An Aide-De-Camp of Lee
Charles Marshall

[Notes: Chapter 5]

1 McClellan had in fact decided to abandon White House from the time when he received news of Jackson’s advance against his right, and Porter’s fighting on the 26th and 27th had been to gain time to prepare the retreat to the James; but Lee did not know this.

2 Magruder and Huger have been much criticised for their failure to discover McClellan’s retreat earlier, but this criticism must now be tempered by the knowledge acquired during the Great War of the ease with which troops can be withdrawn unobserved from behind entrenchments. The most notable examples are the withdrawals from Suvla Bay and Cape Helles in the Gallipoli campaign; and there were many examples of the same thing in the Western Front.

3 Magruder, who expected Jackson to come up on his left flank, only attacked with two brigades, and two battalions of another, against Sumner’s army corps and was naturally repulsed. He had in fact surprised Sumner, but the premature opening of fire by a battery of Magruder’s artillery gave the Federals sufficient warning to make them prepare for defense. Lee, much disappointed at the want of vigor of Magruder’s pursuit, wrote to him that night: “General, I much regret that you have made so little progress to-day in the pursuit of the enemy. In order to reap the fruits of our victory the pursuit should be most vigorous. I must urge you then again to press on his rear, rapidly and steadily. We must lose no more time or he will escape us entirely.”

4 The Battle of Frayser’s Farm.

5 Huger was opposed by Slocum’s division, but was hardly engaged. Jackson and D. H. Hill were confronted by Franklin’s division, but made no serious attempt to cross White Oak Swamp. The brunt of battle was borne by Longstreet and A. P. Hill, who were opposed by the four divisions of Kearny, McCall, Sedgwick, and Hooker.

6 Spelled on most maps Frayser’s.

7 A somewhat similar letter from General Wade Hampton is given in Alexander’s The American Civil War, p. 149 et seq. Henderson, in a long defense of Jackson, vol. II, p. 60 et seq., maintains, first, that in attempting the crossing Jackson would have exposed infantry to undue loss, and secondly, that the crossing would from natural causes have been extremely difficult. In support of the latter statement he quotes a letter from Mumford. But Mumford says (Alexander, p. 149) that he later found a better crossing: “I know that I thought at the time that he could have crossed his infantry where we recrossed. I had seen his infantry cross far worse places, and I expected he would attempt it.” Hampton here shows that there were other and easier crossings of which Jackson was informed. The fact seems to be that, whether from fatigue or from some other cause, Jackson forgot his own maxim, “Never let up in a pursuit.”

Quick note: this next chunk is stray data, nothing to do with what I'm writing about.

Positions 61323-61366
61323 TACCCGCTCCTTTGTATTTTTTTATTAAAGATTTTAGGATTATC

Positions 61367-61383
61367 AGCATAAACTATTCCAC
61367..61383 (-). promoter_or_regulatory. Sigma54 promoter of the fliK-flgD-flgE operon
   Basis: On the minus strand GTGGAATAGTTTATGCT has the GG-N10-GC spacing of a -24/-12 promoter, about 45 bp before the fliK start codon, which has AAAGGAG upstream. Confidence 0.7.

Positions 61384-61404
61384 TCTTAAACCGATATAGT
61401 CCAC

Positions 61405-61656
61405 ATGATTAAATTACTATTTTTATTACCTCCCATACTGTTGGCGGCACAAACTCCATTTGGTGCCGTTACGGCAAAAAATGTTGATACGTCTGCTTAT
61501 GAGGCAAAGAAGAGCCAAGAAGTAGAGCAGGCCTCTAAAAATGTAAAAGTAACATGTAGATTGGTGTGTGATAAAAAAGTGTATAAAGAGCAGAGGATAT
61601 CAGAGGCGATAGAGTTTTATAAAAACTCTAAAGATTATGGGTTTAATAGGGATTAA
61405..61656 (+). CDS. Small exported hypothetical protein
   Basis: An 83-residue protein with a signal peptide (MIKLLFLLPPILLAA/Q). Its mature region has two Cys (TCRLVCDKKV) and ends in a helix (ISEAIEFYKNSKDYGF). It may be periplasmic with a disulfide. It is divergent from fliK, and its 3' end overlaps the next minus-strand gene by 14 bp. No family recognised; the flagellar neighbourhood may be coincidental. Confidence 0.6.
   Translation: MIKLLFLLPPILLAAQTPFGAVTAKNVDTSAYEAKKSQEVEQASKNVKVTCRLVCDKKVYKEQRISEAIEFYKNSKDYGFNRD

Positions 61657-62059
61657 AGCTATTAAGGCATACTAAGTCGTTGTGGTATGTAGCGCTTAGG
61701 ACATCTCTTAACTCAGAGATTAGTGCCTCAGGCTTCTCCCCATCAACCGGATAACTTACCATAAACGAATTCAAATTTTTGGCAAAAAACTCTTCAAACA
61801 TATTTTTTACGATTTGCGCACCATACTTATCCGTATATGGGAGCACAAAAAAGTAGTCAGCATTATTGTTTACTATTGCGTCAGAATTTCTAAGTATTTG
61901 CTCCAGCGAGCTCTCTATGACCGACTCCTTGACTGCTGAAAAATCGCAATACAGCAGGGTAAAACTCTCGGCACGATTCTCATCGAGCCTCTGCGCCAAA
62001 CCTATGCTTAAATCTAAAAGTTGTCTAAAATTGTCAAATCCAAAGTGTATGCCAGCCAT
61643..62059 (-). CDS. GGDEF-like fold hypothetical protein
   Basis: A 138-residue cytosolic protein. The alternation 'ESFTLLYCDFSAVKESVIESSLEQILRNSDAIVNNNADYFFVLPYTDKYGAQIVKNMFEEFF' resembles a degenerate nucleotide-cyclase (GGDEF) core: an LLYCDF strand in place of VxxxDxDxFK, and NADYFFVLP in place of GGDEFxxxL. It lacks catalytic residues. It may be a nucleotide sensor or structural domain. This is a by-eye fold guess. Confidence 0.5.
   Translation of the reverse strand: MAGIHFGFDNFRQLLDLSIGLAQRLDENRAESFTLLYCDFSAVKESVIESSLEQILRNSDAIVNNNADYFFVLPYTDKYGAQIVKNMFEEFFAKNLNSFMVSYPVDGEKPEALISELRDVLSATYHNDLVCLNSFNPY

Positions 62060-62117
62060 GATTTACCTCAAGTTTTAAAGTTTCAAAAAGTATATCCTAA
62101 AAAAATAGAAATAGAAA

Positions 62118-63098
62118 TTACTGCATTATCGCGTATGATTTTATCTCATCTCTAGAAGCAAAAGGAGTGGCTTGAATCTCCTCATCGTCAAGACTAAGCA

8 This is another instance of the mistake of using a sound signal for an attack. Lee had told his generals that the signal for a general advance should be the famous rebel yell from Armistead’s brigade of Huger’s division. D. H. Hill believed he heard that signal, and so reported to Jackson, who directed him to attack. Lee appears not to have stopped the attack, because he took the retreat of the pickets in front of Armistead to be the beginning of a general withdrawal of the enemy. Perhaps also he was impatient at the loss of opportunities in the preceding days and had made up his mind to press the attack in any circumstances against an enemy whom he believed to be demoralized. The result was that a strong position was attacked piecemeal and the Confederates suffered a heavy repulse.

9 Early’s brigade.

10 These paragraphs are almost identical with General Lee’s dispatch. When he wrote them, Colonel Marshall had not seen the official figures of the Federal losses. The actual losses were: Federal, 15,849, Confederate, 30,135. The number of Federal missing was 6053, so that the prisoners did not amount to 10,000. The description which Colonel Marshall gives of the constant lack of co-operation between the parts of the Confederate army shows clearly that besides lack of information there was lack of experience. The Confederate Generals were engaged for the first time in manœuvring a large army, while many of the men were, as Colonel Marshall explains, little more than recruits. The blunders were many and were due to more than one cause, but the lessons of the Seven Days were taken to heart by Lee and his generals, and soon bore fruit.

A curious and dangerous neglect of the War Department in Richmond has never been explained. Though the Cofederate forces had been for a long time in the Peninsula, no maps had been issued to the Army. Lee was fairly well acquainted with the Peninsula as a whole and had a very complete knowledge of that portion across which he had planned that Jackson’s advance, from Asland Station should take place, for White House was his wife’s property, and he had ridden many times from it into Richmond by Cold Harbour, Gaines’s Mill, and Mechanicsville. Magruder too knew the ground well, for he had been for months in the Peninsula, but Jackson did not, and twice during the Seven Days his columns took wrong roads.